Since a table in which the contents of control are described for each type of scanner is prepared in the image processor, it is possible to control the scanners even if the operator is not knowledgeable about the characteristics of the respective scanners. Accordingly, even in cases where a plurality of scanners are connected to the image processor, it is readily possible to select a scanner from among them. In addition, since an arrangement is provided such that identification numbers representing the types of scanner can be registered, there is an advantage in that it is possible to control the scanners without knowing the details of scanner control if the operator only registers identification numbers corresponding to the types of scanners used for reading. Also, the arrangement provided is such that the identification numbers representing the types of scanner are made registrable, the aforementioned table is prepared in the image processor, and in cases where the scanner itself cannot declare its type, the scanner is controlled in correspondence with the registered identification number. Accordingly, even if the operator has made a mistake in the contents of registration, insofar as the scanner is capable of transmitting its identification number, it is possible to effect control corresponding to the same to make it possible to improve the reliability of control.
The foregoing description of a preferred embodiment of the invention has been presented for purposes of illustration and description. It is not intended to be exhaustive or to limit the invention to the precise form disclosed, and modifications and variations are possible in light of the above teachings or may be acquired from practice of the invention. The embodiment was chosen and described in order to explain the principles of the invention and its practical application to enable one skilled in the art to utilize the invention in various embodiments and with various modifications as are suited to the particular use contemplated. It is intended that the scope of the invention be defined by the claims appended thereto, and their equivalents.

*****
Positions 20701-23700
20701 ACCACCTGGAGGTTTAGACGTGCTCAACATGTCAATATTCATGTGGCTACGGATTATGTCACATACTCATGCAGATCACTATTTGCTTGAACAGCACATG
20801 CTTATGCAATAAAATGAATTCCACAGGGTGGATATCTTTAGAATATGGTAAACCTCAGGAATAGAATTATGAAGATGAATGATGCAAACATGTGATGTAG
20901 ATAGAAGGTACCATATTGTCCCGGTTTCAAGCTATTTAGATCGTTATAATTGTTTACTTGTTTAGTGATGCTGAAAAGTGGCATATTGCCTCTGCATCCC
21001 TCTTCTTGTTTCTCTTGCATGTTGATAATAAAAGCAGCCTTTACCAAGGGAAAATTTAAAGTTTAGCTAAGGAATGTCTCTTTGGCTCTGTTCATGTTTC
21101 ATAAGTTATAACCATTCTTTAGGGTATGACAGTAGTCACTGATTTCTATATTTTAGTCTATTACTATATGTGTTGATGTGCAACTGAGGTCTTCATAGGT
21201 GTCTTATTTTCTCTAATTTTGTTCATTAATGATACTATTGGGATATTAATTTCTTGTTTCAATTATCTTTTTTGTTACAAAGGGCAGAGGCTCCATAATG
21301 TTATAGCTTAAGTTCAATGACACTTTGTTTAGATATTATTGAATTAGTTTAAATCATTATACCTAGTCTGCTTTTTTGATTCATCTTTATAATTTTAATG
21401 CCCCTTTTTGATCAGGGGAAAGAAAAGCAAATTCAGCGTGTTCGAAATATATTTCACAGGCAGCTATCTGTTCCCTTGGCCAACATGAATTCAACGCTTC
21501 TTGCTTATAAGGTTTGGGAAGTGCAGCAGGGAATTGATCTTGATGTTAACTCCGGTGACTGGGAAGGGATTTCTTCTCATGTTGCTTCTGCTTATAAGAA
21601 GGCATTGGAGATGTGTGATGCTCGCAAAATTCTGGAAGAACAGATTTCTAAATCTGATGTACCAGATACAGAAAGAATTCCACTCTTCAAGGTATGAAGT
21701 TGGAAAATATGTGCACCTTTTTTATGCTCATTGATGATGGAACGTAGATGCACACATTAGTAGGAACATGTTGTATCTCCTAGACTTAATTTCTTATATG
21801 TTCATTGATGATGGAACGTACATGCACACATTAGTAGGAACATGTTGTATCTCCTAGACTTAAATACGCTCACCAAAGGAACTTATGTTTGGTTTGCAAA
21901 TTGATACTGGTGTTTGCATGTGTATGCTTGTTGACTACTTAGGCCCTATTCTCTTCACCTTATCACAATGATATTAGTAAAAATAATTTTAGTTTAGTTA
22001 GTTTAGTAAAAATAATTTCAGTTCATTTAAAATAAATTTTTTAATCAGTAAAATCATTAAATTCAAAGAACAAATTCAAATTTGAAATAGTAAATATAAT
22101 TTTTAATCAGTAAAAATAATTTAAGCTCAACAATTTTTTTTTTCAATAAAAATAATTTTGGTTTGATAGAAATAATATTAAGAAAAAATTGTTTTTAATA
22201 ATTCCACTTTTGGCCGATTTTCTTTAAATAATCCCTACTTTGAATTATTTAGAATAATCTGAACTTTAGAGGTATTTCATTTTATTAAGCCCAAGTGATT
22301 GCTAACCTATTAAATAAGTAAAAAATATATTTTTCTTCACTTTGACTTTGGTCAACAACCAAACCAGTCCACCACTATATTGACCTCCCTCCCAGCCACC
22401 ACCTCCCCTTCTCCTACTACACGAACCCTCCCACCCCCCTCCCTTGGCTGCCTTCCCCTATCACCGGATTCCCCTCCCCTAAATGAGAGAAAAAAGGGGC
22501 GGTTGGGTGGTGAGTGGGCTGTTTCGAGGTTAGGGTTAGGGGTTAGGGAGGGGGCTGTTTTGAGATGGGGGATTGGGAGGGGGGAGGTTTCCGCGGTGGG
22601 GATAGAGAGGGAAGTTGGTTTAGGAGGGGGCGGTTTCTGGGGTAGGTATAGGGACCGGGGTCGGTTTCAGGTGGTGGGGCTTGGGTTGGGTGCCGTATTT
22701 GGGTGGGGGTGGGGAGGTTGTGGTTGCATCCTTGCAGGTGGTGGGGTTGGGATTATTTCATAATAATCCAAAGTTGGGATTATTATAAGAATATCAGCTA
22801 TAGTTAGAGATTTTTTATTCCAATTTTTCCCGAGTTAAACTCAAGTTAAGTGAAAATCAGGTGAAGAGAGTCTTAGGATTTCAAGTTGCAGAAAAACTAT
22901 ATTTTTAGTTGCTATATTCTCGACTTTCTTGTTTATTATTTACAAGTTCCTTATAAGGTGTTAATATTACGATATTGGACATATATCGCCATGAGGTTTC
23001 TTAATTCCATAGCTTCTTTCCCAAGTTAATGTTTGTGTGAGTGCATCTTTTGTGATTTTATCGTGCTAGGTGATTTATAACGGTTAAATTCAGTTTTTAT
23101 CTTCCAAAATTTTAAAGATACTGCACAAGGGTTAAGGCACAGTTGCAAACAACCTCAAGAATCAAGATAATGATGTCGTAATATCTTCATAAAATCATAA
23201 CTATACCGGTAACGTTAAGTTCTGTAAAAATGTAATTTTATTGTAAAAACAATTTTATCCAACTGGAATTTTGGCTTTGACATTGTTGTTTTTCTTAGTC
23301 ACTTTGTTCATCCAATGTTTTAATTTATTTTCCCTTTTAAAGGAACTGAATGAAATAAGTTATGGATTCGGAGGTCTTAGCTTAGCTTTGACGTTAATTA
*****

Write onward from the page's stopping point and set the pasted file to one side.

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|U.S. Classification||382/318, 370/468, 358/408, 358/434|
|International Classification||H04N1/333, H04N1/00, H04N1/04, G06F13/00, H04N1/32|
|Cooperative Classification||H04N1/32502, H04N2201/0081, H04N2201/0082, H04N1/32523, H04N1/33369, H04N1/33307, H04N1/00204, H04N1/32512|
|European Classification||H04N1/333S, H04N1/32J3B, H04N1/32J4, H04N1/32J, H04N1/333B|
|Oct 10, 1990||AS||Assignment|
Owner name: FUJI XEROX CO., LTD., A CORP. OF JAPAN, JAPAN
Free format text: ASSIGNMENT OF ASSIGNORS INTEREST.;ASSIGNOR:OHKUBO, KENJI;REEL/FRAME:005484/0562
Effective date: 19900920
|Oct 5, 1993||CC||Certificate of correction|
|Nov 21, 1995||FPAY||Fee payment|
Year of fee payment: 4
|Dec 6, 1999||FPAY||Fee payment|
Year of fee payment: 8
|Nov 18, 2003||FPAY||Fee payment|
Year of fee payment: 12